Butler-Stansberry also took it upon herself to decide who she would let transfer into the school. Though Marshall has attendance boundaries, like many neighborhood high schools, there is a flow of students transferring in and out of the school.

Several young men and women from Manley and Farragut showed up. Some of said they had enemies at their old schools, others just pleaded for a fresh start. She gave most students a chance as long as their transcripts did not reveal serious problems.

But one young man who had straight Fs last year at Manley was told he couldn’t enroll at Marshall. “Sorry,” Butler-Stansberry told his mother.

At Phillips High School, the principal and the assistant principal also had an auditorium full of students they had to sort through. Some wanted to transfer in and others wanted to transfer out.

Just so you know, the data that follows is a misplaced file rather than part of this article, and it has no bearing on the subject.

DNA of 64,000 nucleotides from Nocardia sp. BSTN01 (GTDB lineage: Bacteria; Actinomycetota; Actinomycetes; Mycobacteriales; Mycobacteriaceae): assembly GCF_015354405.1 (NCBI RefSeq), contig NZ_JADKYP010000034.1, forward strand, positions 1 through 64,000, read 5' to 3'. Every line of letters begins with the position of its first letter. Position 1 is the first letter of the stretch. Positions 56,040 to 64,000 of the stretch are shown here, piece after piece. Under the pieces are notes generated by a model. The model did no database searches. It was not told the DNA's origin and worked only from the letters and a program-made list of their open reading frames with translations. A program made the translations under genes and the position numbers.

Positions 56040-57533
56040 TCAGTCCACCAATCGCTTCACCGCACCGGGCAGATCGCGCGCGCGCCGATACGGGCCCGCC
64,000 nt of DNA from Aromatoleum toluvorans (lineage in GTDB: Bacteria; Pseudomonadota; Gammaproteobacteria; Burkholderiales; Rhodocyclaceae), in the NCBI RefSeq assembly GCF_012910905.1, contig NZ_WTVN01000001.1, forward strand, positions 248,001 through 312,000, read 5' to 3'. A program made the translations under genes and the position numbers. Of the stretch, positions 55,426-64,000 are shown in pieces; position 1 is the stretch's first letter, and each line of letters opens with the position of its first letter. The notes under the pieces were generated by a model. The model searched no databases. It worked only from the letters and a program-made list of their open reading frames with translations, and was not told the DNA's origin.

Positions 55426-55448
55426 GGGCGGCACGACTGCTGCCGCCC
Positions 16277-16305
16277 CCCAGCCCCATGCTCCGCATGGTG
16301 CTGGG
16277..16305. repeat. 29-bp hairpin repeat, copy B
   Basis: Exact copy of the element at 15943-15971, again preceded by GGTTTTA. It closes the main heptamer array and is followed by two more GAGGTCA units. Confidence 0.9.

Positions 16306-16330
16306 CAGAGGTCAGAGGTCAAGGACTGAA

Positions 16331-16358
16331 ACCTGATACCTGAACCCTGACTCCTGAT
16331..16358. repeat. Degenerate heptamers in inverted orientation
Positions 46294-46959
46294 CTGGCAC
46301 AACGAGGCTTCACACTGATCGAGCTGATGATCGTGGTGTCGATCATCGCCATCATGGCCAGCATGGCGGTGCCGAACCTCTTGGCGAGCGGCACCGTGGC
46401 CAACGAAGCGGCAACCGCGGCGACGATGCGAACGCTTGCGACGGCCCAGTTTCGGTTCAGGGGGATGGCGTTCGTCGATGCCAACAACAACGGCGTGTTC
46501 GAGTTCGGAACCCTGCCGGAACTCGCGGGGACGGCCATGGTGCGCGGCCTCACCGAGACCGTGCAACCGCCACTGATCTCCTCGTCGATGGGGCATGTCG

Assistant principal Devon Horton said he also was looking over transcripts. If someone was older and needed too many credits to graduate, he was suggesting they go somewhere else.

CPS contracted with the Academy of Urban School Leadership to manage the turnaround. AUSL, which runs a teacher residency program, only hired back two junior ROTC instructors, the lunch room workers and a few security guards.

Little said he came from Morton School of Excellence, an elementary school run by AUSL. He boasted that he was able to raise test scores by 16 points at AUSL. His trick: communicating to students that they had to follow the rules.

Little said he is confident that the high school students will respond in the same way.

Toward the end of the day, Little spent some time giving the founder of AUSL, Martin Koldyke and the executive director Donald Feinstein a tour. At the end, Feinstein remarked that he could already feel the energy and the difference. “It is a new day,” he said.

26 comments

Telia Bates wrote 4 years 6 weeks ago

Hard work starts at Chicago high school turnarounds